comfortable life” (2576). The harshness of the land that fuels Daru’s pupils’ poverty gets overshadowed by political motivations. Daru’s relationship to place is further complicated by the need to assign everyone on the land to a specific political agenda. When debating whether or not he will follow Balducci’s orders to take the Arab to prison, Daru asks, “Is [the Arab] against us?” and Balducci responds, “I don’t think so. But you can never be sure” (2576). The land is used as a backdrop for political and social divisions, which affects Daru’s own relationship to it and forces him to examine the cultural tensions around him.
While Daru’s politeness towards the Arab manifests itself in small gestures, these still indicate a desire to at the very most connect with—and at the very least not alienate—the Arab.
The most significant way Daru communicates across differences in “The Guest” is through his interactions with the Arab. Upon learning that the Arab supposedly slit his cousin’s throat, Daru feels “a sudden wrath against the man, against all men with their rotten spite, their tireless hates, their blood lust” (2577). Yet, Daru treats the Arab humanely despite this frustration. While Daru’s politeness towards the Arab manifests itself in small gestures, these still indicate a desire to at the very most connect with—and at the very least not alienate—the Arab. For example, Daru notes that the Arab “might perhaps be untied” before giving him tea and does not re-tie the rope around the Arab’s wrists even though Balducci recommends doing so (2577). When Balducci tells Daru to keep a gun near his bed while the Arab is with him, Daru simply responds, “Why? I have nothing to fear” (2577). Daru also equalizes the relationship between the Arab and himself by speaking to him in Arabic, not French (2578). The Arab is also allowed to sleep in a bed in the same room as Daru despite his criminal status, another attempt to coexist despite cultural differences. It is never entirely clear whether the Arab is innocent or guilty of the crime of which Balducci accuses him; the fact that Daru makes the decision to treat him well despite this perceived ‘moral’ difference between them conveys an instinct to place humanity and simple acts of goodness above mindlessly following orders simply because they are a cultural expectation.
All these various types of interactions across differences lead Daru to make an ultimate choice about his feelings towards the Arab. Despite the contrasts between them, Daru finds himself emotionally closer to—not more distant from—the Arab as the two of them spend more time together. This closeness presents its own challenges, however, as Daru feels that the Arab was “imposing on him a sort of brotherhood he knew well but refused to accept in the present circumstances” (2580). Due to the power Daru holds over the Arab as his ‘transport’ to the police and the political climate of the region, the differences between the two are evident and make forging friendship a complicated endeavor. The human connection, however, is undeniable, as the two sharing a space leads to the development of “a strange alliance,” according to Daru (2580). What results, then, is the potential to “fraternize every evening, over and above their differences, in the ancient community of dream and fatigue” (2580). Their differences might not be ignorable, but the humanity the two men find within each other is more prominent. Prior to showing the Arab the road towards the police and the road towards the nomadic village where the Arab might seek refuge and allowing the Arab to choose the best-suited path, Daru thinks, “[The Arab’s] stupid crime revolted him, but to hand him over was contrary to honor” (2580). To Daru, demeaning the Arab’s dignity is a worse act than potentially committing a crime. While the Arab decides to take the road towards the prison (but not before trying to warn Daru of something), and the story ends with Daru finding a message that says, “You handed over our brother. You will pay for this,” signaling the danger the Arab tried to help Daru avoid, the two exemplify an attempt—if not more—at kindness across cultures (2852).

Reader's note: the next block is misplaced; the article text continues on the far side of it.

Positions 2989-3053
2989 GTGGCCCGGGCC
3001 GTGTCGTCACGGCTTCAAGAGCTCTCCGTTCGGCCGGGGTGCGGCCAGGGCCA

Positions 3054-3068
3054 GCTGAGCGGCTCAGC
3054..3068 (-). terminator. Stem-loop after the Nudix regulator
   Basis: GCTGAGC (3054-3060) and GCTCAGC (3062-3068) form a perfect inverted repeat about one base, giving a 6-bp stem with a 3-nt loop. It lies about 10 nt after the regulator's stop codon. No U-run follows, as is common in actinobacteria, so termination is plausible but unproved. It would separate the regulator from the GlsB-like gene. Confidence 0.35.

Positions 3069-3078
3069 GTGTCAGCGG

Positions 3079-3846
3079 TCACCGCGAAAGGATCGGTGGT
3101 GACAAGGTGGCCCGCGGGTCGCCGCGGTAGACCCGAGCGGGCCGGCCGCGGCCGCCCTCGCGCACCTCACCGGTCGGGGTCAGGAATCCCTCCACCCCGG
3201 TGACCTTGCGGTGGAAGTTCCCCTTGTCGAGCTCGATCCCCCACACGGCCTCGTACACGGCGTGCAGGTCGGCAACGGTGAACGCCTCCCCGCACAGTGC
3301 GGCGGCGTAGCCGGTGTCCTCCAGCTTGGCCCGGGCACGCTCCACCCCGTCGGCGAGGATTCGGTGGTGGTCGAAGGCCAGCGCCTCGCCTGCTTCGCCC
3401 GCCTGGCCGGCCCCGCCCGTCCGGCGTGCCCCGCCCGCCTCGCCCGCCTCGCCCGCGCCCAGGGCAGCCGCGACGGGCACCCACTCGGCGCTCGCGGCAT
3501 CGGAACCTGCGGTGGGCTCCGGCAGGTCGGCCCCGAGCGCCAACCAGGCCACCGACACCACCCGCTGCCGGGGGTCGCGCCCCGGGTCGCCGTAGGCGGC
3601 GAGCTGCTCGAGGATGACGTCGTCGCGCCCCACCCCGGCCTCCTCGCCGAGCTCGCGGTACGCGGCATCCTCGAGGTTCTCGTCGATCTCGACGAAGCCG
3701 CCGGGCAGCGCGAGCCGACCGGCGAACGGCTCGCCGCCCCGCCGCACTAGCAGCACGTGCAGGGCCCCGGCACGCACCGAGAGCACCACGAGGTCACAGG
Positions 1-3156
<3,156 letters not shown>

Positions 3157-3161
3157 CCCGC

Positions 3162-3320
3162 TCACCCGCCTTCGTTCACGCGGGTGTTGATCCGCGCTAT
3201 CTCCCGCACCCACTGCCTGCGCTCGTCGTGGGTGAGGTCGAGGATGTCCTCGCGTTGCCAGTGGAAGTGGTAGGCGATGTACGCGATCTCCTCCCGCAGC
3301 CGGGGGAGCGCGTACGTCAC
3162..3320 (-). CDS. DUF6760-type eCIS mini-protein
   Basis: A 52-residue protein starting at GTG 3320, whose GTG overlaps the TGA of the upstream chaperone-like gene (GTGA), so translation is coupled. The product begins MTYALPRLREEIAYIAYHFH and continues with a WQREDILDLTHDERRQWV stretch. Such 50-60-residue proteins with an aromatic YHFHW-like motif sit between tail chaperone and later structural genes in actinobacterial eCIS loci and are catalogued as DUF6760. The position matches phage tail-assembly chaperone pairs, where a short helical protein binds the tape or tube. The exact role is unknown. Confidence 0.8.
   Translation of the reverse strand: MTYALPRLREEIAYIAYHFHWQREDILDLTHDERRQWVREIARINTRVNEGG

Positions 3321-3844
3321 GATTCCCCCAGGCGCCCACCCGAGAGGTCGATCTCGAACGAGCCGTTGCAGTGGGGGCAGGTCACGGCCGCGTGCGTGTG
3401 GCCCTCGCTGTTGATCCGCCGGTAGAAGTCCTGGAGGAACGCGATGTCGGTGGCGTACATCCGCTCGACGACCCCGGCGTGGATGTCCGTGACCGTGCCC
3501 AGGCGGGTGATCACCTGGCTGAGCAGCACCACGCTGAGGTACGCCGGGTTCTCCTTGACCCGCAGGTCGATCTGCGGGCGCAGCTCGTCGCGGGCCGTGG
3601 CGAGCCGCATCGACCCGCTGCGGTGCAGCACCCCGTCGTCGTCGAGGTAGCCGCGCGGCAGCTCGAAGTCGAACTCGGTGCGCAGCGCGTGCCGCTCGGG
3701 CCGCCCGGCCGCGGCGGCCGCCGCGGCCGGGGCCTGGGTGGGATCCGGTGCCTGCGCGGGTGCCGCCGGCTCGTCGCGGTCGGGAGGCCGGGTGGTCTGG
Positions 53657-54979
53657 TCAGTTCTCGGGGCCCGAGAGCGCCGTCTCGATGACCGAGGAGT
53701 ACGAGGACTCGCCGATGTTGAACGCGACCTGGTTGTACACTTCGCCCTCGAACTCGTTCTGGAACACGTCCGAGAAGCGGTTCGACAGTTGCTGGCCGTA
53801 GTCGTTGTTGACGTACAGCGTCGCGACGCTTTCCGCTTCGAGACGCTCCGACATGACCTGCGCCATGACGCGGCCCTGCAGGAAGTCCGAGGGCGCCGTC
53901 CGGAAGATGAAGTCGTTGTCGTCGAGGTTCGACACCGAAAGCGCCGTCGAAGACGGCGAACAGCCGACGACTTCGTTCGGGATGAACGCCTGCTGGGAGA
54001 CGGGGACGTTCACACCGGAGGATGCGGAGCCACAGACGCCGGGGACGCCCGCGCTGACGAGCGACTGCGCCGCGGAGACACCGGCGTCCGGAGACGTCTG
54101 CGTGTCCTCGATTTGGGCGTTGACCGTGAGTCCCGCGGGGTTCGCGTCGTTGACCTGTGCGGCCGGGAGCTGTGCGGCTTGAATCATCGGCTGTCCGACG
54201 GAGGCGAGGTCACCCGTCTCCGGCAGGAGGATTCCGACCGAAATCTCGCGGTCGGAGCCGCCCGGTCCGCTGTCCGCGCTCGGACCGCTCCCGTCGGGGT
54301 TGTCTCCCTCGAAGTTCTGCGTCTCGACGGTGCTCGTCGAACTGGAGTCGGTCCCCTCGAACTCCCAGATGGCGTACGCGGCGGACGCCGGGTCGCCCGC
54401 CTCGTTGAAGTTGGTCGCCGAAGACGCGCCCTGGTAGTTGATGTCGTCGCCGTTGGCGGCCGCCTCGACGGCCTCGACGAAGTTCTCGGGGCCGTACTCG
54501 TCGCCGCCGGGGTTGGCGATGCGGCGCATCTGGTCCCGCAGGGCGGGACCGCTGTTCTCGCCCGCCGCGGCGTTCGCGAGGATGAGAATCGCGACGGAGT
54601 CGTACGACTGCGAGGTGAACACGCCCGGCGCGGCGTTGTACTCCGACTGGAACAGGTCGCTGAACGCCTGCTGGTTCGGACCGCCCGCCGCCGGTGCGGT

“The Guest” by Albert Camus is an exercise in cultural difference. The story understands the challenges of intercultural interactions and the life-altering risks that sometimes accompany them, but the work also encourages thoughtfulness and compassion. While the outcome is bleak for Daru and the Arab, the brief moment in time in which they gain each other’s trust is admirable and, unfortunately, rare. Perhaps one day the forces that break the two apart will no longer exist, but only if people first put in the effort to see beyond their differences.
Camus, Albert. “The Guest.” The Norton Anthology of World Literature: The Twentieth Century, 2nd ed., edited by Sarah Lawall and Maynard Mack, W. W. Norton & Company, 2002, pp. 2574 – 2582.